Scandinavian Recipes is the cookbook of my childhood. My mom had a copy, I have a copy, my nephew recently sent me my late sister’s copy which I read through to see her additions. My sister wrote her krumkake recipe inside the back cover. It uses ¼ cup less sugar. The recipe I use, from this book, uses 1 cup of sugar to make 80 krumkake. Reading this got me remembering all the wonderful dishes and missing my krumkake iron. PRO-TIP: Never lend anyone your krumkake iron.
The cookbook has seven sections: Breads, Rolls, and Griddle Cakes; Cakes and Cookies; Desserts; Meats and Fish; Soups and Porridge; Miscellaneous Recipes; and Smörgåsbord. Smörgåsbord is the delightful array of preserved meats, pickled meats, cheese, vegetables, and flavored butters and condiments that you pile onto open face sandwiches made with deep, nearly black rye bread, crispy wheat or rye crackers, or other delicious and savory breads.
Smörgåsbord was what we ate for lunch. Mom would put out a plate of her bran bread, maybe some knäckebröd, lefse or rye crisps. Then there would be summer sausage, liverwurst, pickled fish (usually pickled crappie, not herring), pickled beets, just plain pickles, hard-boiled eggs, sliced onions, tomatoes, and whatever…it varied. We would each build our own.
My favorite recipes are the Kaffe-Kage (coffee cake) that uses only ¼ cup of butter, much less than the usual cup in American coffee cakes. There’s the recipe for rusks, which Mom would make if someone was sick. Swedish pancakes, potato cakes, oatmeal bread, lefse and rye bread are all family favorites. The Cake and Cookies chapter has the anise cookies my sister made for Christmas every year. The fattigmand, rosettes, sand bakkels, sprits, and peberkager, and of course, the krumkake. In Desserts, the recipe for the Rosiner Grøt (Raisin Pudding)I absolutely hated.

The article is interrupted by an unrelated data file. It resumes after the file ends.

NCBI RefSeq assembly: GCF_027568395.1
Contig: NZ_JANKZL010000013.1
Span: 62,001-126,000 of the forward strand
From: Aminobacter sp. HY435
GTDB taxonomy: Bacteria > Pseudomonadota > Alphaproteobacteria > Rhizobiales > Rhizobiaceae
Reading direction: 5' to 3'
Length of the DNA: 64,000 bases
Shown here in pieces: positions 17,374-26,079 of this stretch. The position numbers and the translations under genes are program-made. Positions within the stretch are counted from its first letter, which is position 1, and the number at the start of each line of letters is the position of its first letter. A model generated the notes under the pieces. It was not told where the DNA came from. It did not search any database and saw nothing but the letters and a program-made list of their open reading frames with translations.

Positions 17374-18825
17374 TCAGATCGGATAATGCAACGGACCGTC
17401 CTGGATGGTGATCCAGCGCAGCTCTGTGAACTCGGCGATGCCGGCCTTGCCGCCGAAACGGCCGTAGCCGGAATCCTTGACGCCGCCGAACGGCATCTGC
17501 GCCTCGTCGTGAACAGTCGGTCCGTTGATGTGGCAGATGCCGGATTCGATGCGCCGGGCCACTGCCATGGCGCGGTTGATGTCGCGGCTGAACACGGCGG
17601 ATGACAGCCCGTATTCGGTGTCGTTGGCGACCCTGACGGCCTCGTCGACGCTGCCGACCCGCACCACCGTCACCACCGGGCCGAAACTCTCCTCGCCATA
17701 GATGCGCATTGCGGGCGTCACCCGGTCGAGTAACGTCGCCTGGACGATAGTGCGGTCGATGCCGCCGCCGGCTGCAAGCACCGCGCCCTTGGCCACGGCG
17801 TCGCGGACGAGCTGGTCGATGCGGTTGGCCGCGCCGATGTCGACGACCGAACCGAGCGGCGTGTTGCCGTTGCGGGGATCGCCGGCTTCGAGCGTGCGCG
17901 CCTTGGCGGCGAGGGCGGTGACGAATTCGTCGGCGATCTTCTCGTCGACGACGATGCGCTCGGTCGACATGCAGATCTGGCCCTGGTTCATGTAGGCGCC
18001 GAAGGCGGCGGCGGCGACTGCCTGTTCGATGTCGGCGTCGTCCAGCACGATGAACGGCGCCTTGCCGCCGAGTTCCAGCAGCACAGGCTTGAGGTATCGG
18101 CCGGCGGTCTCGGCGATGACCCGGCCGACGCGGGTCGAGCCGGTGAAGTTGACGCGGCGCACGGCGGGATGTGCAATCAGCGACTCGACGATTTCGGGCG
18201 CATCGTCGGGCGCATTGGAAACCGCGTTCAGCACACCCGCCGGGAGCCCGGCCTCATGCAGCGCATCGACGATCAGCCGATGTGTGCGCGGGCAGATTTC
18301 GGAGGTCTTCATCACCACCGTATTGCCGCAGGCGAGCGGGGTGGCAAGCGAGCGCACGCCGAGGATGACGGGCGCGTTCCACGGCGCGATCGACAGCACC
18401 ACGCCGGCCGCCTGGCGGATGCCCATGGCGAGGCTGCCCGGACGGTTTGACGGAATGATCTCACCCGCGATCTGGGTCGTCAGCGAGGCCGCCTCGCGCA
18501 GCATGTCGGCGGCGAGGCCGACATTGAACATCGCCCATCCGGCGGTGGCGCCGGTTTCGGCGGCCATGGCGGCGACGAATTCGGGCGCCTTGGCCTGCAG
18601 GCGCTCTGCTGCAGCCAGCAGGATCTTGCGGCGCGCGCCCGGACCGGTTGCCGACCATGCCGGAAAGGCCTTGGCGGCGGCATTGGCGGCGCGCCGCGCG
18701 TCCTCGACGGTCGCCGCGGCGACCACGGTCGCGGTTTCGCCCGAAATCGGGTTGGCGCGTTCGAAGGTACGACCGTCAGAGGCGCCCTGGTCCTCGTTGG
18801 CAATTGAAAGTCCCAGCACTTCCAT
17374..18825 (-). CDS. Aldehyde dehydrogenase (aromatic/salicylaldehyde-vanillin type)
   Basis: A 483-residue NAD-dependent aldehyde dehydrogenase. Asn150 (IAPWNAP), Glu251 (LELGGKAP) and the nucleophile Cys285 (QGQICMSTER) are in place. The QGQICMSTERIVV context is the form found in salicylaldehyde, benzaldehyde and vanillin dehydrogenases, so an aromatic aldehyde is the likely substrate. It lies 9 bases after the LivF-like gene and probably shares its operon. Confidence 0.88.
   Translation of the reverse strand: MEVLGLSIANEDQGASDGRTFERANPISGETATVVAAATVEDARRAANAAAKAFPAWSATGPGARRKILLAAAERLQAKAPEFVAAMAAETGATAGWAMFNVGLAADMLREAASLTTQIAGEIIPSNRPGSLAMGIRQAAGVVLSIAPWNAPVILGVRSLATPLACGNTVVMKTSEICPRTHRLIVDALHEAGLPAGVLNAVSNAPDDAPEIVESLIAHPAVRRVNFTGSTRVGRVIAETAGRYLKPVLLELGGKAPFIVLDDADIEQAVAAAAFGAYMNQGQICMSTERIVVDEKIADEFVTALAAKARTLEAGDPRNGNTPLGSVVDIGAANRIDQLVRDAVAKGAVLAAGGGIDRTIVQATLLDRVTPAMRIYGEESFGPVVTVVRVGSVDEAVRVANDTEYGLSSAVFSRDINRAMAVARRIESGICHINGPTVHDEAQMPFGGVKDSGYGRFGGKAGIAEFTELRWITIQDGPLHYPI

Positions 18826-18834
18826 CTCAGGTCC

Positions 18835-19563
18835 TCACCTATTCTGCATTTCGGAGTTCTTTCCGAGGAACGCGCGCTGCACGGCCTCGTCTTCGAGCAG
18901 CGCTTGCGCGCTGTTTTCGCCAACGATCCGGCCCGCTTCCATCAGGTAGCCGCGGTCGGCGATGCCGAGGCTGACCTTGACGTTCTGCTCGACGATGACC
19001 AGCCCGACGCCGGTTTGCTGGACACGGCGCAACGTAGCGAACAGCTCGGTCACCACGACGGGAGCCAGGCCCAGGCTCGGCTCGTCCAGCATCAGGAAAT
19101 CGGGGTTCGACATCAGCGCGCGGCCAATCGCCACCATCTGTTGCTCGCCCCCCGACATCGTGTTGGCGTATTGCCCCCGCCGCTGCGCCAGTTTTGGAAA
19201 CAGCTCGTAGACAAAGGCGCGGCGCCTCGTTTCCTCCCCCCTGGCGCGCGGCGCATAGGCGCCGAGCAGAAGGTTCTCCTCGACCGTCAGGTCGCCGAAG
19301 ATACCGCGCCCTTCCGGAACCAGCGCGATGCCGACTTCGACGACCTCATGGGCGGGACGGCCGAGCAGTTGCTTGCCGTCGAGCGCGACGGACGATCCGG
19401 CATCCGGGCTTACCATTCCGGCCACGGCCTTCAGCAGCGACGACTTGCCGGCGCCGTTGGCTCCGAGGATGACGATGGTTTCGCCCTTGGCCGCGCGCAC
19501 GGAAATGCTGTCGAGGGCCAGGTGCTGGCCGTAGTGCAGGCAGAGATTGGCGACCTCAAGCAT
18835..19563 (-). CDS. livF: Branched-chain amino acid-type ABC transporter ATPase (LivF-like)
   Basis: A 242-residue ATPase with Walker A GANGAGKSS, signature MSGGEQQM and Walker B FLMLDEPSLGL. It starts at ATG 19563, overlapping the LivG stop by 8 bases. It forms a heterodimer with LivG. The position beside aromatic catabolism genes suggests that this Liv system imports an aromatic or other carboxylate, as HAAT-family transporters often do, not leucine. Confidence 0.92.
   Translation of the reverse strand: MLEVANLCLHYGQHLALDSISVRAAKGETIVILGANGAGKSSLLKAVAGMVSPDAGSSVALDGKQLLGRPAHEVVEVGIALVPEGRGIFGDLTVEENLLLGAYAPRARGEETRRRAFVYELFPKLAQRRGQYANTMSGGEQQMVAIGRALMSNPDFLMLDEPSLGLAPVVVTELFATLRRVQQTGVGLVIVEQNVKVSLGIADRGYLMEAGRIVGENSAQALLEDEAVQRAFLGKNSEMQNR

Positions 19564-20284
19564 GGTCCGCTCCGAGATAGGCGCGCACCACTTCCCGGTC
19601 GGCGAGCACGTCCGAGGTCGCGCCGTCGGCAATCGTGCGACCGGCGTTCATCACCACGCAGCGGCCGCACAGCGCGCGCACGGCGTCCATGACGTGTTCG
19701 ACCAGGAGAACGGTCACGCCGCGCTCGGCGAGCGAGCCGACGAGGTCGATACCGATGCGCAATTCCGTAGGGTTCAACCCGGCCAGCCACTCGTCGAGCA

Meat and Fish has Swedish meatballs, of course, but also my Aunt Lillian’s blood sausage, the potato dumplings my sister-in-law would make, the stuffed cabbage I like to cook, and the fiskboller Mom would make from what my dad caught in the lake, and of course the Lutefisk that everybody seemed to love, it baffled me why. There’s potato soup in here, too, but Mom’s was better. She used ham instead of bacon and added bay leaf and paprika, otherwise it’s the same. There’s the potato pancake recipe that defines excellence for all eternity. There’s also the Cheese Straws that will end any infatuation you may have with cheese curls, super easy and so delicious, especially if you do what my mom used to do and add just a bit of paprika and cayenne. I am sure if you saw her copy of Scandinavian Recipes, she would have a note next to the recipe.
There are lots of Scandinavian cookbooks. I have several, from this old classic to books on Fika (Swedish Coffee Culture) and Marcus Samuelsson’s Aquavit and the New Scandinavian Cuisine which I must review here one of these days, but of all of them, there is no book more important and dear to my heart as this one.
My copy was printed in 1956, my sister’s in 1944. Mine has a white cover with green print, her’s is the one you see here. Other than that they are identical. The original price on her copy is 30 cents and it was in its sixth printing from the original release in 1940. It’s on its 36th printing now, this cookbook that keeps tradition alive in Minnesota. She’s from Deer Creek, a town we would drive through on the way to visit my great-aunt.
Scandinavian Recipes at Bethany Housewares (#100)
Julia Peterson Tufford at ABE Books